Avoiding visits to Rawalpindi is my forte. Even though it is my birth place, I think it’s the birthplace of all humanity. If you pick up a stone – a human being comes crawling out from under it – in fact you will find one sitting on top of the stone also! All of them are on the roads, and trying to cross the roads, as you drive.
Well, then why did I go? I had to go for my dad’s medications at AFIC (Armed Forces Institute of Cardiology,) and look around for some stuff for him… since he is spending more time in bed these days. For example, a hospital bed, which can make the patient sit up and lie down easily. Also, it has safety rods on the sides, so the patient doesn’t fall off the bed.
“You can get things like these from shops in front of Cantonment Board Hospital.” Shama Apa, wife of General Saeed-uz- Zafar informed me. Her husband General Saeed-uz-Zafar was dad’s cadet. They have been very close to us all my life. Both of them have been very loving towards my parents. So, her calls are always a source of strength for me. Anyhow, she has a lot of inside information of caring for parents. Her elderly parents were with them for over four years and mostly in bedridden state.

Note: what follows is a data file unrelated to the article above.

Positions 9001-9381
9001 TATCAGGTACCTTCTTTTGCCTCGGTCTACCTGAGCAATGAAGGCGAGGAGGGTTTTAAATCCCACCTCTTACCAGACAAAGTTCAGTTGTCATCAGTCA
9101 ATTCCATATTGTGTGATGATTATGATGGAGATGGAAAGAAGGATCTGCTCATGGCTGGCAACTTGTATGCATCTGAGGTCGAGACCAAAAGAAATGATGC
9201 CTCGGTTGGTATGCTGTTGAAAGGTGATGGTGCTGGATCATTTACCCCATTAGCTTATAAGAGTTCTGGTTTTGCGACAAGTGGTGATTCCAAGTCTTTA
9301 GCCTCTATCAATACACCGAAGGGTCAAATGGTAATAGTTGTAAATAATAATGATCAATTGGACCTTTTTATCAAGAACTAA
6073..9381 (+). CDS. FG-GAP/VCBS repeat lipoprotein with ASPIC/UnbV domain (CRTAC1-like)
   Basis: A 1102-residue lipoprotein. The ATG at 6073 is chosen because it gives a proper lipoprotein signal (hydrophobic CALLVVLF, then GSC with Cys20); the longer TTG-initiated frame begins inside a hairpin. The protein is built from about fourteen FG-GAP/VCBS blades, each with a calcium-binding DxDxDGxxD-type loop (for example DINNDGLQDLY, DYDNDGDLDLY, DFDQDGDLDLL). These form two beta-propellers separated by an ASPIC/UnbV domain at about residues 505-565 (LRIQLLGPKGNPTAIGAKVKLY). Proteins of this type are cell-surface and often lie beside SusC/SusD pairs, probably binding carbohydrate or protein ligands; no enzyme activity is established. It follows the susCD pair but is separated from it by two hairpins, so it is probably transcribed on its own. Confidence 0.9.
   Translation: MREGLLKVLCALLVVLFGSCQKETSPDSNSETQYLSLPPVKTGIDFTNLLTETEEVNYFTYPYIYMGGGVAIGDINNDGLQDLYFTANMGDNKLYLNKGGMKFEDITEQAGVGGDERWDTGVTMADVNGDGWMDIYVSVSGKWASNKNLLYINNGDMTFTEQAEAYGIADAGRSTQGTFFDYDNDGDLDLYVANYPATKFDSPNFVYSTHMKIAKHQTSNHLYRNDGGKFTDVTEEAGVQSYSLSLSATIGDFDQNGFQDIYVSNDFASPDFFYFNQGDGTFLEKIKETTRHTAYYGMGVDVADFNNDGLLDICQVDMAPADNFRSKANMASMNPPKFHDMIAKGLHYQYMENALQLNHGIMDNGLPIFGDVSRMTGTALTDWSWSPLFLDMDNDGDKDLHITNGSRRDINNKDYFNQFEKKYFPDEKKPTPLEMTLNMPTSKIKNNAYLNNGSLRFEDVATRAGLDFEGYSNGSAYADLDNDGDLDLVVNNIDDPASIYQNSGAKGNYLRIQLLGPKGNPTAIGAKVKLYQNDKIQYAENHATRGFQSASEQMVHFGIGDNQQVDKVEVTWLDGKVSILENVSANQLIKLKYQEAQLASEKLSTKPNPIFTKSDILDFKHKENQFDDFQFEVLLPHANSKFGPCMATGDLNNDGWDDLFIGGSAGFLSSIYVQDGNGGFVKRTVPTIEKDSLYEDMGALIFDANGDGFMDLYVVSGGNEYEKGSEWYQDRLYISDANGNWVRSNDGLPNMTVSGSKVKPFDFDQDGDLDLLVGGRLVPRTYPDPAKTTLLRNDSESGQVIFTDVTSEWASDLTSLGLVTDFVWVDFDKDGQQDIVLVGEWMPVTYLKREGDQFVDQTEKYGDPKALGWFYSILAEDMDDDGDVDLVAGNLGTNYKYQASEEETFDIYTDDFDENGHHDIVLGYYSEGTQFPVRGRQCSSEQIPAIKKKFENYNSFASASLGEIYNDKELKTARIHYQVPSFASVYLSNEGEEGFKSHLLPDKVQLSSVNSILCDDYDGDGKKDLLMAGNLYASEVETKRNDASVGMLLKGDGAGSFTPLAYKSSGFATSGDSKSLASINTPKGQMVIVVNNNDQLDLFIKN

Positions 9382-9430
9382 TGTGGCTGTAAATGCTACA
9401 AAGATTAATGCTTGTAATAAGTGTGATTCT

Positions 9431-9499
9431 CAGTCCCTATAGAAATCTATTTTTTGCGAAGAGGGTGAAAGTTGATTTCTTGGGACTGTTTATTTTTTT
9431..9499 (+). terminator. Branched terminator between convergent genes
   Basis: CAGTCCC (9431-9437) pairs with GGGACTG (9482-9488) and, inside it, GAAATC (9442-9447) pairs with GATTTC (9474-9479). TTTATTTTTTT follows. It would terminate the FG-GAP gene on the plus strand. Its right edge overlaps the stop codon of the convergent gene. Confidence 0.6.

“The roads are fine, you just drive down from Mall Road, and go straight down towards Cantonment Hospital, next to Massy Gate. “
I had lived in Rawalpindi for a couple of years before my marriage; Hated it then too, as I had come from Lahore, where I was studying in College of Home Economics. I knew Massy Gate area has always been a crazy place to go to. I used to get my paints and canvases from there. Anyhow, I was inquisitive to see how it is now.
Being a sensitive day for me, I gratefully took the opportunity to go out to do something useful, rather than sit around at home being maudlin. This year, my daughter Waliya was doing the ‘sadqa’ for her dad. She got the food cooked, made it into portions for the friends and the poor persons in our area, and was to distributed it. My staff is all checked out in the process, since I keep doing it on a regular basis in memory of loved ones. So, it was a good thing for both of us mother and daughter to be spending the day doing things for our dads. Her’s in heaven, and mine, in my home.
So, where was I? Yes, in Rawalpindi. The drive was fine. The discovery that Rawalpindi has at last improved felt great. The circular cobbled roads in front of Tehzeeb Bakers near Massy Gate, reminded me of Paris (actually!)
I managed to park my car in front of a shop offering halwas of daal and carrots etc. A man standing there, removed hindrances, for me to park comfortably. Walking into the first chemist shop called Chishti Chemist shop, I asked them for the WC stand with higher seat and handles for easier use of it, by elderly and invalids. It was available. So, as shop was rather small and I couldn’t see any beds there, I asked them where I could get a hospital bed. The senior man sitting at the counter said “Wait I’ll find out, I can get it for you, most probably.” I was happy. Within a few minutes, he had called the factory or distributers and placed my order. It was at Rawat, a place outside Rawalpindi. “It can be here by 3.00 PM if you want. You can give an advance and let me know.” It was eleven a.m. then.